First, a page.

This support includes leveraging wellness clinic staff to help coach individuals through the process of engaging with mental health services and making sure staff are aware of complimentary counseling services available through its EAP. They are also evaluating the feasibility of adding a behavioral health specialist for the wellness clinic in order to broaden access to mental health support.

The Two C’s: Community and Connection

Community and connection are also important to the district’s wellness efforts.

“We are a tight-knit community, and we’ve created unique connections with many of the other organizations in our community,” Richmond said. “We have brands who donate prizes for our wellness challenges. We worked with the Bank of Sun Prairie to offer financial wellness workshops.”

The district also offers a weekly, donation-based yoga and mindfulness class with proceeds flowing to a local charity that provides meals for people in need.

“We have identified that connection equals wellness,” Richmond said. “So many people have been disconnected during the pandemic. This leads to loneliness, isolation, and then to even more serious issues. We work hard to connect people, both through our community efforts and through our program offerings.”

To spark new connections, the district hosts a closed group on Meetup and pays for staff subscriptions to the service. A variety of meetup classes are available each week for staff and their families. These classes are taught by Richmond, as well as staff members who want to offer their expertise on a specific skill or topic area.

“These classes cover a wide range of topics,” Richmond said. “As an example, we recently had an administrative assistant teach a class on playing cribbage. These meetup classes have been really successful for bringing staff, and families, together.”

What’s Your Why?

When asked to choose a WELCOA Benchmark in which the district excels, Richmond selected Benchmark 4 – Crafting an Operating Plan.

“You need to know your why, and the goals that align with it,” she said. “Then you can build initiatives and timelines, assign responsibilities, smartly budget, and measure success. We are very strong in this area. From the beginning, we’ve been committed to it.”

As for the value of WELCOA membership, Richmond says its mission-critical for her as a “one-woman show.”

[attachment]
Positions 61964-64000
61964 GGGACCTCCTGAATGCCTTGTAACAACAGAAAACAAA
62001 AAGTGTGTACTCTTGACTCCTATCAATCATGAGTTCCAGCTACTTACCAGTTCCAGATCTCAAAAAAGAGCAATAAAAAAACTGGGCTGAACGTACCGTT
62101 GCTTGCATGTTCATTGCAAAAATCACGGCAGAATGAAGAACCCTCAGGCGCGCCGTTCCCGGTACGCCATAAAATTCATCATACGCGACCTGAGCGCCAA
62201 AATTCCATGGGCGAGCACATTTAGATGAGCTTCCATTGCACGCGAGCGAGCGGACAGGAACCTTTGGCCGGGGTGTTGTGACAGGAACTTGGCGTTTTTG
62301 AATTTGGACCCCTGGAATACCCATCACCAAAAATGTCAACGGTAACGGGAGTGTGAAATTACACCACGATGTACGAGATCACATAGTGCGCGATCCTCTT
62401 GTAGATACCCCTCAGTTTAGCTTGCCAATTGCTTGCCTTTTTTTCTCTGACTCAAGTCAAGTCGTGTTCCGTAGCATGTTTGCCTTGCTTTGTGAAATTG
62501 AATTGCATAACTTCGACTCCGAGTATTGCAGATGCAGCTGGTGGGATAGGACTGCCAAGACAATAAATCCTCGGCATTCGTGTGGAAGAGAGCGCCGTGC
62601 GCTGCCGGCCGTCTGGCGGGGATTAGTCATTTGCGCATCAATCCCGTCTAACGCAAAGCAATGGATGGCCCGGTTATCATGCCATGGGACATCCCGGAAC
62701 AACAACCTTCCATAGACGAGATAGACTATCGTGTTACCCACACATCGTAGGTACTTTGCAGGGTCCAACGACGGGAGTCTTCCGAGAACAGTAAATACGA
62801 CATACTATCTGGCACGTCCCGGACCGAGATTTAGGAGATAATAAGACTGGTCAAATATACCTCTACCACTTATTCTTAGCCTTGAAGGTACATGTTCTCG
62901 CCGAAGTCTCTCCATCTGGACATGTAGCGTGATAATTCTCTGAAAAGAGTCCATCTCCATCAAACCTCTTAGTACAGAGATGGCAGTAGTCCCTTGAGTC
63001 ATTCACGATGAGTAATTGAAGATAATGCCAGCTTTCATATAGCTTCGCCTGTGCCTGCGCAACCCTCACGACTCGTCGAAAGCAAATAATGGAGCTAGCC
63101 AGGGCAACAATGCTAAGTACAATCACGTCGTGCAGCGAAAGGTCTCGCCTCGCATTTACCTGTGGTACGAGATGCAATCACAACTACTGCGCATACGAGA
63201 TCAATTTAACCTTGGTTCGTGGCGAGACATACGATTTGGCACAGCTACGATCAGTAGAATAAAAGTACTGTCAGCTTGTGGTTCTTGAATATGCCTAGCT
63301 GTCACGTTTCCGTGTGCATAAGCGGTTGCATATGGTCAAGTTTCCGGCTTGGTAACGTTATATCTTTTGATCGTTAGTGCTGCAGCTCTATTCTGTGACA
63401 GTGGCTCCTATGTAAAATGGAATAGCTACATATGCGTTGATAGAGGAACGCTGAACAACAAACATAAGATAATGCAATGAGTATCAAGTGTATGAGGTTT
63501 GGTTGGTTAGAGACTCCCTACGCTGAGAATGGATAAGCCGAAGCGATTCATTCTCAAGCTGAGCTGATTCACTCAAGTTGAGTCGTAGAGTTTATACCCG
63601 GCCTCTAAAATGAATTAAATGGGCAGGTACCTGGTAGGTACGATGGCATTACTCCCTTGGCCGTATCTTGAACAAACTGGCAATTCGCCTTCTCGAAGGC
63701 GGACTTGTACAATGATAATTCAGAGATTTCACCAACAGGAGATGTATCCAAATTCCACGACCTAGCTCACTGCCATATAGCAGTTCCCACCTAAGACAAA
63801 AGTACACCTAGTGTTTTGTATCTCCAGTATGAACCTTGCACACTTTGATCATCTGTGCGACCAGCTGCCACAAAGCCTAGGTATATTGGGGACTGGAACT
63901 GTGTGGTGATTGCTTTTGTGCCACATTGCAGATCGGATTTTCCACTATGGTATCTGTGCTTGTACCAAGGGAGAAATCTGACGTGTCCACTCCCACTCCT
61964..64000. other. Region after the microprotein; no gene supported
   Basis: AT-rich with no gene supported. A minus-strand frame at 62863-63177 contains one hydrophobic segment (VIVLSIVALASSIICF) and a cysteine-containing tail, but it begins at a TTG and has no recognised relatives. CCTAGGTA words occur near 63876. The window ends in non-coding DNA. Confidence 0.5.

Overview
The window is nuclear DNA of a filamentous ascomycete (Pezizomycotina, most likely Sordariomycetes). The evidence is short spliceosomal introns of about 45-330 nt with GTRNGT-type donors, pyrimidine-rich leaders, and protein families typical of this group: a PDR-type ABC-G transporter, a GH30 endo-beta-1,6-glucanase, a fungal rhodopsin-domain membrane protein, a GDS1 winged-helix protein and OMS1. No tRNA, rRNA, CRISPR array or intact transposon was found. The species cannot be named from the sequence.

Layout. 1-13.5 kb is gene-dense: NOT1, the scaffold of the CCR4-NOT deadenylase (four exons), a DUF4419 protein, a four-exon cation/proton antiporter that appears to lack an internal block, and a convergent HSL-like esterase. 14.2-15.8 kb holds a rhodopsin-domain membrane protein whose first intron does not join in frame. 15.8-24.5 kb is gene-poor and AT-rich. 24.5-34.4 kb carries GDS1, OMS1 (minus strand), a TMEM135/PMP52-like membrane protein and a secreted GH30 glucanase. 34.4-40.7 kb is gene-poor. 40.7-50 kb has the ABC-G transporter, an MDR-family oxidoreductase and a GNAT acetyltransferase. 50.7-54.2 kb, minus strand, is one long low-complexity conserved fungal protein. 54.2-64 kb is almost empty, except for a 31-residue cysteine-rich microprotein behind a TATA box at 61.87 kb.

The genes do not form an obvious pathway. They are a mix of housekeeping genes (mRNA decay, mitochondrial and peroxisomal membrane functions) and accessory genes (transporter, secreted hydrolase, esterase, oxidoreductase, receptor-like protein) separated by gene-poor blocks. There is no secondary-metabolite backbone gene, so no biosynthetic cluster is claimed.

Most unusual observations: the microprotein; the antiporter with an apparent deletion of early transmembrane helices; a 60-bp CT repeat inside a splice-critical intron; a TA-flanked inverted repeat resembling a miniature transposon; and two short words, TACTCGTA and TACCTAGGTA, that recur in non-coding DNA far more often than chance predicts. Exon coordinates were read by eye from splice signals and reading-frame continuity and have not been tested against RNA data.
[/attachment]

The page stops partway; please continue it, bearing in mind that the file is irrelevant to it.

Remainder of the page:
“WELCOA has been incredibly instrumental in changing the trajectory of my skill set and helping me build a robust program,” Richmond said. “Starting with the Checklist, which helped us take a strategic approach and all the way through to all the webinars. I listen to those and bring best practices back to our leadership. With WELCOA backing me up, it’s not just my opinion. But I have research, science, nationally renowned experts at the ready. So it’s just a lot more credible and high impact when I provide recommendations.“

Wellness as a Talent Magnet

According to Richmond, for the first time ever, there are fewer people graduating in education than the current need for educators across the state of Wisconsin. It has never been more important to attract and keep, quality staff.

“The strength of your curriculum will not be enough to draw exceptional talent moving forward,” she said. “You need something more. For us, that means wellness. We want to create a happier, healthier workplace. That’s how you attract and retain top talent.“

The plan is working. Last school year, the district had a retention rate of 87-93 percent across its various employee groups. It also successfully recruited 60+ new staff members this year as it prepares for additional growth, including the opening of a new high school.

“It’s so fulfilling when we hear from existing colleagues, and new colleagues, who are impressed and excited about the wellness offerings,” Richmond said. “In the end, it is simple. If you make people feel valued and show them that they matter, they will be happier and healthier, and they will want to stay.”

Want to learn more about Sun Prairie Area School System’s program, or how your wellness efforts can keep pace with the increasing speed of change at work?